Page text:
yields to shareholders on pay as flags Brexit danger
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[April 22, 2016] By
Lawrence White and Sinead Cruise
LONDON (Reuters) - HSBC changed its pay
policy for executive directors on Friday, bowing to shareholder concerns
triggered by a drop in the bank's share price and worries over its
The overhaul of HSBC's pay, which it said would lower the maximum
amount its executive directors could earn by 7 percent, follows
investor revolts at BP and Anglo American over remuneration
Europe's biggest bank told shareholders at its annual meeting in
London on Friday that it would cut the amount of cash given to
executive directors in lieu of a pension from 50 percent to 30
percent of their base salary.
It will also make long-term incentives subject to a three year
forward-looking performance period, in line with other FTSE
At the meeting, 96 percent of shareholders who voted approved the
new measures which had been proposed earlier.
"We had expected that the Remuneration Policy you approved back in
2014 would not need to be refreshed until it expired next year,"
Chairman Douglas Flint told them before the vote.
"However, regulatory changes as well as responding to shareholder
feedback have caused us to make some revisions to this," he said.
HSBC also said it could be forced to restructure its wholesale
operations in the UK if Britain voted to leave the European Union in
"Our own economic research is very clear about the advantages of
Britain being at the heart of a reformed EU," Flint said. "We
believe that the UK would enter a period of great economic
uncertainty in the event of a vote to leave."
U.S. LICENSEFlint said the bank was doing everything it had promised
to do to avoid the loss of its U.S. banking license, following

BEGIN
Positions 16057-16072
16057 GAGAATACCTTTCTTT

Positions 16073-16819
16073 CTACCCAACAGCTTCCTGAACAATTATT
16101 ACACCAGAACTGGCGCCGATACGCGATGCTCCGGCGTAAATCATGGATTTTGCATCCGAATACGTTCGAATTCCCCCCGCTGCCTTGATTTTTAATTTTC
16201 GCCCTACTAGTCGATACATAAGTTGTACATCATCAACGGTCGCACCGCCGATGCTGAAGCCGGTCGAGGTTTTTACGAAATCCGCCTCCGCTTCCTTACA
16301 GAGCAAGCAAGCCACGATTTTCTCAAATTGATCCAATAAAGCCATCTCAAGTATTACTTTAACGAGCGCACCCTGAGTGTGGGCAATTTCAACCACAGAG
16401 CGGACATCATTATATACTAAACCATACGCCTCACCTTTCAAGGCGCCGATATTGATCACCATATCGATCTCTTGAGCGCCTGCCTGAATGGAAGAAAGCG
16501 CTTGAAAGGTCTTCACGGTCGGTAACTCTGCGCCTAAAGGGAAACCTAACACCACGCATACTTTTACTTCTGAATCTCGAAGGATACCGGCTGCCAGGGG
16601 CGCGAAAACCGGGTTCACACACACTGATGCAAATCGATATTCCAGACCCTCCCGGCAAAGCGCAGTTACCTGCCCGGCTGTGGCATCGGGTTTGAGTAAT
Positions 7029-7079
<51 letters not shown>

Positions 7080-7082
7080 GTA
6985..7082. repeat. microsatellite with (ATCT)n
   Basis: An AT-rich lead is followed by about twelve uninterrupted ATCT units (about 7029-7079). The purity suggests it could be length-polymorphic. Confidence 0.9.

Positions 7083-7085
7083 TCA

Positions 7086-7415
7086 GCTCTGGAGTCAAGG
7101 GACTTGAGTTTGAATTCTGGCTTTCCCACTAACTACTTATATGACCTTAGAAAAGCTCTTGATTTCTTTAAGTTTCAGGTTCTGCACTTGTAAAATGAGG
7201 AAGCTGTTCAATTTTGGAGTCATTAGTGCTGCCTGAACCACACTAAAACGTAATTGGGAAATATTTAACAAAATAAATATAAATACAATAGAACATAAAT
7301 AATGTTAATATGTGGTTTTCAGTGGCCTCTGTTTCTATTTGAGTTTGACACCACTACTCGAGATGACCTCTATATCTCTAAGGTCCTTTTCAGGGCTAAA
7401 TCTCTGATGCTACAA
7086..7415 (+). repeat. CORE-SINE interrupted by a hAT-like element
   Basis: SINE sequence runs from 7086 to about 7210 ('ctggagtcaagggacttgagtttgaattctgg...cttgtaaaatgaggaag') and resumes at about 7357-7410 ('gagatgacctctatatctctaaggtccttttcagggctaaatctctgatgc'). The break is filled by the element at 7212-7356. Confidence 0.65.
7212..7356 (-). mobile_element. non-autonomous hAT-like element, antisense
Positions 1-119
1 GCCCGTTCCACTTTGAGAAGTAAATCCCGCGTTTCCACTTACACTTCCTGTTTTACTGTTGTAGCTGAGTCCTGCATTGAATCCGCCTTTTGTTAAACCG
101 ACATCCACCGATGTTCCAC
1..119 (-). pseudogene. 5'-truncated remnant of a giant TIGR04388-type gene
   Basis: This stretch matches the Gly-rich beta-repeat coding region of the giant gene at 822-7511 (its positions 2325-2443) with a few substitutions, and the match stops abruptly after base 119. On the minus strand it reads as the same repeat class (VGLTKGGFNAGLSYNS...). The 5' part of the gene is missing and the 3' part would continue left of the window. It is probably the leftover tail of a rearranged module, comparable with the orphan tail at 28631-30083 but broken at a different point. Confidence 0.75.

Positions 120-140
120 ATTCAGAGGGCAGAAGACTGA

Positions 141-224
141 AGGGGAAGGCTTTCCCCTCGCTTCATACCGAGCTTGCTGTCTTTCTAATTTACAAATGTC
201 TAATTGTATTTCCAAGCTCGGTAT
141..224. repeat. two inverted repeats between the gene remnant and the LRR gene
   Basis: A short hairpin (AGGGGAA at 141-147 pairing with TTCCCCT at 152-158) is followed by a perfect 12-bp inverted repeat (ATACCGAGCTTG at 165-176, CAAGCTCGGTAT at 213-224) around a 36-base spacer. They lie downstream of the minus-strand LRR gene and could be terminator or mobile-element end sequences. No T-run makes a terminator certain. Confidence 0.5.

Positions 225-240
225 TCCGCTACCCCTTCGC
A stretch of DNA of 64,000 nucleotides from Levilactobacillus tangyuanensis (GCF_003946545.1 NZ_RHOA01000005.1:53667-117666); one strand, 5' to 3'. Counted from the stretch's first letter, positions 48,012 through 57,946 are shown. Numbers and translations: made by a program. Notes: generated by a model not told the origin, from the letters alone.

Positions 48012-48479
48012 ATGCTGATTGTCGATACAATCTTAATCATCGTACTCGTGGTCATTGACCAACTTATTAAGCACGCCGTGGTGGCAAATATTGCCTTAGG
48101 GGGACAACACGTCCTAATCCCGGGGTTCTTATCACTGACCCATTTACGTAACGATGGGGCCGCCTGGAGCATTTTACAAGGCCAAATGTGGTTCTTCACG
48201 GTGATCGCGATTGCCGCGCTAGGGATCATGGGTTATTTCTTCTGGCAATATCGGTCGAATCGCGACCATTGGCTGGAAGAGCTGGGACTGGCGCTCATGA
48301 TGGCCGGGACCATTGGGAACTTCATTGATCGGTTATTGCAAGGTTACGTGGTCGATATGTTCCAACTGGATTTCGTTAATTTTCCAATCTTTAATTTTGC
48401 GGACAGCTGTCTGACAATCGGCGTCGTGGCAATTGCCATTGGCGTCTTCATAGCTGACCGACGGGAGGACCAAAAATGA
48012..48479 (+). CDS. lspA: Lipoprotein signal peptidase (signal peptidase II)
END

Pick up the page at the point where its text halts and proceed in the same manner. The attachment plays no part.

alleged failures to impress a monitor supervising a reboot of its
anti-money laundering (AML) compliance program.In 2012, HSBC was
fined $1.9 billion by the U.S. government, who said it had become a
"preferred financial institution" for drug cartels and money
launderers and had conducted transactions for customers in several
countries subject to U.S. sanctions.
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"The DOJ (Department of Justice) in its most recent letter would
echo that although HSBC has made significant progress, the bank
continues to face significant challenges in implementing AML
prevention," Flint said in response to an investor's question at the
"So we have work to do but at same time, the DOJ said that, overall,
HSBC continues to take significant steps."
The chairman also sought to play down the bank's links to the
"Panama Papers" scandal, which exposed the role played by scores of
global banks in helping clients hide wealth in secretive offshore
Flint said that less than 5 percent of 2,000 offshore structures it
helped to create still existed.
(Additional reporting by Andrew MacAskill; Editing by Rachel
Armstrong and Alexander Smith)
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